Mijo - Episode 2
After running head on into Tuco’s psychopathic housewife charade Jimmy is confronted with a life or death situation that he most certainly didn’t bargain for when he cooked up his little scheme. With two budding ‘Slippin Jimmy’s’ lying bloodied and hogtied in Tuco’s garage Jimmy, quite literally staring down the barrel of a gun, shows us why he’s the best lawyer in Albuquerque.
Dragged out to the desert by Tuco we’re treated to a scene plucked straight from the Breaking Bad textbook. Throw in two sketchy looking vehicles, some conspicuous individuals and three bound hostages, and the soaring desert imagery and we have ourselves a scene that brings memories from Breaking Bad flooding back. Some of BB‘s best moments take place in the heated lonely wilderness, away from attention but Jimmy copes with the situation with cool aplomb.
Utilising his passion for words and his persuasive abilities Jimmy is quick to disprove the claim that he’s “the worst lawyer” ever. Introduced to Tuco’s lieutenant, Nacho, Better Call Saul makes good on Breaking Bad‘s consistency in introducing great new characters to the show. The rational, level-headed, most businessman-like member of Tuco’s entourage Nacho is willing to listen to Jimmy’s argument and pass judgement on his fate, as well as the two boys lying in the dust.
Talking the boys down from a death sentence the entire scene takes it’s toll on Jimmy’s otherwise cool exterior as he begins to break down during a slightly out of place restaurant scene. The scene can be forgiven purely because of it’s direction and use of shots but from the two episodes so far this scene doesn’t quite fit with the persona being built.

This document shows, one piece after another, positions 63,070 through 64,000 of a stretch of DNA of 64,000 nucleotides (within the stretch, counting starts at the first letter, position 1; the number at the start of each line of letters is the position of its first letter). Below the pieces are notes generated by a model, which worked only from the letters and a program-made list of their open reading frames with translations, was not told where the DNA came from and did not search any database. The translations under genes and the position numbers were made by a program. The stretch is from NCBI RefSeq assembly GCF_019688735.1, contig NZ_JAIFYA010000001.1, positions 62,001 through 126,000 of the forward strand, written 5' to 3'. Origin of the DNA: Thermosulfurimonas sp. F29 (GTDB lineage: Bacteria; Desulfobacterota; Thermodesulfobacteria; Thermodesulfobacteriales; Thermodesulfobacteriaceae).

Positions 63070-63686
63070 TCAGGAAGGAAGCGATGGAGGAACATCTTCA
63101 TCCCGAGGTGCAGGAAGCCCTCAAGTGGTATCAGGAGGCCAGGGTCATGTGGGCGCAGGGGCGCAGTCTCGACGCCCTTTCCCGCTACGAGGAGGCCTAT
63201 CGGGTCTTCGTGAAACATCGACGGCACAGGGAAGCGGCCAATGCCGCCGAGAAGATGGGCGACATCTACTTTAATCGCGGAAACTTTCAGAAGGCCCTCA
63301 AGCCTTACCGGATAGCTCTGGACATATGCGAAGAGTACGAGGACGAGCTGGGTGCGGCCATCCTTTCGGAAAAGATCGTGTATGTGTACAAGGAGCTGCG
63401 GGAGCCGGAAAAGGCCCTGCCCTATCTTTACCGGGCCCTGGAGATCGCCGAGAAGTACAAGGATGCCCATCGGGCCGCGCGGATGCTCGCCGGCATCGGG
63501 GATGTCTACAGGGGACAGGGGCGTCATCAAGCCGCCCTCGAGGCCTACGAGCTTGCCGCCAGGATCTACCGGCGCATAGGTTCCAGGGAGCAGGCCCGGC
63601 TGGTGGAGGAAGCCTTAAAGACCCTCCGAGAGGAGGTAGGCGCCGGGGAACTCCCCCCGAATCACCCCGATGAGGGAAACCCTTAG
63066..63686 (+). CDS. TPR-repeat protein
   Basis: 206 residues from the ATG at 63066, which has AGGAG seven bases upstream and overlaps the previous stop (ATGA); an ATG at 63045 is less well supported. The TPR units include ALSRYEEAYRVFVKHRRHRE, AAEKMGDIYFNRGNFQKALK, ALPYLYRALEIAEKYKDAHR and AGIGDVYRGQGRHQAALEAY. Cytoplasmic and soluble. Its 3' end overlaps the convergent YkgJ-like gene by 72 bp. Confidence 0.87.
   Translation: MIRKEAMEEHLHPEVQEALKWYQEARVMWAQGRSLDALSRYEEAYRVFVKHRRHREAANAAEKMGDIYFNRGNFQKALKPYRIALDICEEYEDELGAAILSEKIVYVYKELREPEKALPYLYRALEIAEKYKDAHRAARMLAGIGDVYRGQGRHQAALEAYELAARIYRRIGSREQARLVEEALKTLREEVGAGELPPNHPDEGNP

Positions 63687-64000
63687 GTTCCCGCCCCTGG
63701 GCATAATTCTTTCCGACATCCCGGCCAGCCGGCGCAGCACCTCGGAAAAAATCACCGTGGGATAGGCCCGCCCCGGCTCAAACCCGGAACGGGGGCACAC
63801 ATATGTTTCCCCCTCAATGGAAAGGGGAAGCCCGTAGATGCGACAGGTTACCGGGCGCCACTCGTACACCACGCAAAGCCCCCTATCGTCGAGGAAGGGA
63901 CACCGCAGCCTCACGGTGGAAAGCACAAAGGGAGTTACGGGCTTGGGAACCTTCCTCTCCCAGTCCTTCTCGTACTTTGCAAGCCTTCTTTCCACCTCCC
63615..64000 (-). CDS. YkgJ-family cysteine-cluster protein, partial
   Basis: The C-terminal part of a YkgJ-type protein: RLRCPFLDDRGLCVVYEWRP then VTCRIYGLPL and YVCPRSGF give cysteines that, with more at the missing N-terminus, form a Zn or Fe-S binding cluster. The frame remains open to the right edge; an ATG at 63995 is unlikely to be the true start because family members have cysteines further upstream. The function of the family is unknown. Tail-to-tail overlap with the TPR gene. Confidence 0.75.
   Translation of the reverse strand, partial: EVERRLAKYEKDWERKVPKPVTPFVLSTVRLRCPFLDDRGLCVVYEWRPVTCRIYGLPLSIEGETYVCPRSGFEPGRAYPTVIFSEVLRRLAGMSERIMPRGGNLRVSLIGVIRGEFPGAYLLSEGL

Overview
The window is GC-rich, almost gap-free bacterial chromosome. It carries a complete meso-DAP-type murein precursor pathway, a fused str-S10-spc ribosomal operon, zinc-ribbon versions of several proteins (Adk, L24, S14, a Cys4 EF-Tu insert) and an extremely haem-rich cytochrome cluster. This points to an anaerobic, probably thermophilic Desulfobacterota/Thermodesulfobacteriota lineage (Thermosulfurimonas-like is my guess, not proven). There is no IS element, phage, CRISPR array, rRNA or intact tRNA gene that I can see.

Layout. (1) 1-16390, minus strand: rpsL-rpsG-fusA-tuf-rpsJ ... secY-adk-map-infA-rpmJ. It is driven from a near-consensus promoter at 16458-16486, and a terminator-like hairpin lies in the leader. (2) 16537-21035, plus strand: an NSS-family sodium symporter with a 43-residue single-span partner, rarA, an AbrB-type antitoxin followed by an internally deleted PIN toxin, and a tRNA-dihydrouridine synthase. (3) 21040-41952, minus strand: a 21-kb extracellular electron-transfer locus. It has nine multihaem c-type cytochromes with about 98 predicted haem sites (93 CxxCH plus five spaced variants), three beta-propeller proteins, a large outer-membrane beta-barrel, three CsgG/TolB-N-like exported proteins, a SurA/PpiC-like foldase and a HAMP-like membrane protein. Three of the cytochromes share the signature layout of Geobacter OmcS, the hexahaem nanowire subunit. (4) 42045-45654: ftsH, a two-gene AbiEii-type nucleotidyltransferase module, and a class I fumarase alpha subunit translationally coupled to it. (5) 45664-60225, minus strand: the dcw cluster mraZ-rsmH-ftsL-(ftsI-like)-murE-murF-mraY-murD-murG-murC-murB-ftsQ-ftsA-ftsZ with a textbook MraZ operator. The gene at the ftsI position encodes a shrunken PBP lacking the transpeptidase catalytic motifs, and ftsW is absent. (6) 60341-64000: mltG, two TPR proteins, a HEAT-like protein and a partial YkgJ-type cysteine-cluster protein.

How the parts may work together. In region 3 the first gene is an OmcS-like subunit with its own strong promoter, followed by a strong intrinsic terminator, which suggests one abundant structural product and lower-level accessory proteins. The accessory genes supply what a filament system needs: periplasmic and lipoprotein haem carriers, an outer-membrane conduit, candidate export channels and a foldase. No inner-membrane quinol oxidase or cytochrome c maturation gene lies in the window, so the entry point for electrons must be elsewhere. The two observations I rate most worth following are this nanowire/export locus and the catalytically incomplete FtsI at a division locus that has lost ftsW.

Cheap boobs and broken breadsticks aside Jimmy stumbles into Charles ‘Chuck’ McGill’s humble abode after his date. Suffering from self-diagnosed Electromagnetic Hypersensitivity Chuck, Jimmy’s older brother, confronts Jimmy about the night’s events. With an aversion to electromagnetic fields, including mobile phones Chuck’s condition requires a zero tolerance approach to electricity in the house necessitating visitors to leave all electronic items outside and ground themselves before entering. Confronting Jimmy in the morning Chuck stumbles across a medical bill for broken legs. Naturally, given Jimmy’s past, Chuck fears that ‘Slippin Jimmy’ might have made a return.
Jumping right back on the horse Jimmy heads down to the local court to earn his measly living. “It’s showtime folks.” Coffee in hand, defendent acquitted and one parking sticker too short, all in a days work for Jimmy. Jimmy’s lyrical dance with Nacho in the desert comes into it’s own after this whimsical montage as we see him ply his trade and continue the aggravating banter with Mike at the parking booth.
Quote of the episode – “It’s showtime.” – Jimmy. Originally taken from Bob Fosse’s All That Jazz Jimmy has adopted the catchphrase for his courthouse bathroom warmup. Jimmy’s pre-court psyche, the equivalent of a ski bum’s pole bashing gives us an insight into Jimmy’s natural talent for persuasion which is going to grow and grow throughout the series.
Ending in with Jimmy and Nacho in Jimmy’s “cosy” boiler room office Nacho attempts to coax Jimmy into helping him rip the Kettleman’s off. Jimmy initially refuses to help but driven by the prospect of a healthy ‘finders fee’ we can see the temptation in his eyes. Episode Three review to follow soon.
I didn’t rate the first episode because it would be unfair to judge it up against Breaking Bad. Better Call Saul comes into it’s own after this second episode and comparing it against the first episode Mijo thoroughly deserves * * * *